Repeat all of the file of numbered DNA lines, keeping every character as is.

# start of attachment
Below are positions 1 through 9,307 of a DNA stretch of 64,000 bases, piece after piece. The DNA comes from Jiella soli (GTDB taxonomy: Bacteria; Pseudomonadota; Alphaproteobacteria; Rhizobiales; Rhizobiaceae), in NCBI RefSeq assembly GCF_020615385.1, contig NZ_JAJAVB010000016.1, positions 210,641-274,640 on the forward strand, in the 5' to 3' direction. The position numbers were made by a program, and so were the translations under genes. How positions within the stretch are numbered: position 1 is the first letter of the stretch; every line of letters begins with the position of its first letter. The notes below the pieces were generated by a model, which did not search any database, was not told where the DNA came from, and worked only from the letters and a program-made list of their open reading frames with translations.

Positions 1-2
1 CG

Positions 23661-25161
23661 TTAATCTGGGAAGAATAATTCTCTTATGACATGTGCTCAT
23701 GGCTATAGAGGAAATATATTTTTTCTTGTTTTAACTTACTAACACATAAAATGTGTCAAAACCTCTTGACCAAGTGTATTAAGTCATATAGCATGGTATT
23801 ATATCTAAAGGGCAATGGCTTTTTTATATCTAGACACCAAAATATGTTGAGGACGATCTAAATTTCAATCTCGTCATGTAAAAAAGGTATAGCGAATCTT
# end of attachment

Below are positions 1 through 9,307 of a DNA stretch of 64,000 bases, piece after piece. The DNA comes from Jiella soli (GTDB taxonomy: Bacteria; Pseudomonadota; Alphaproteobacteria; Rhizobiales; Rhizobiaceae), in NCBI RefSeq assembly GCF_020615385.1, contig NZ_JAJAVB010000016.1, positions 210,641-274,640 on the forward strand, in the 5' to 3' direction. The position numbers were made by a program, and so were the translations under genes. How positions within the stretch are numbered: position 1 is the first letter of the stretch; every line of letters begins with the position of its first letter. The notes below the pieces were generated by a model, which did not search any database, was not told where the DNA came from, and worked only from the letters and a program-made list of their open reading frames with translations.

Positions 1-2
1 CG

Positions 23661-25161
23661 TTAATCTGGGAAGAATAATTCTCTTATGACATGTGCTCAT
23701 GGCTATAGAGGAAATATATTTTTTCTTGTTTTAACTTACTAACACATAAAATGTGTCAAAACCTCTTGACCAAGTGTATTAAGTCATATAGCATGGTATT
23801 ATATCTAAAGGGCAATGGCTTTTTTATATCTAGACACCAAAATATGTTGAGGACGATCTAAATTTCAATCTCGTCATGTAAAAAAGGTATAGCGAATCTT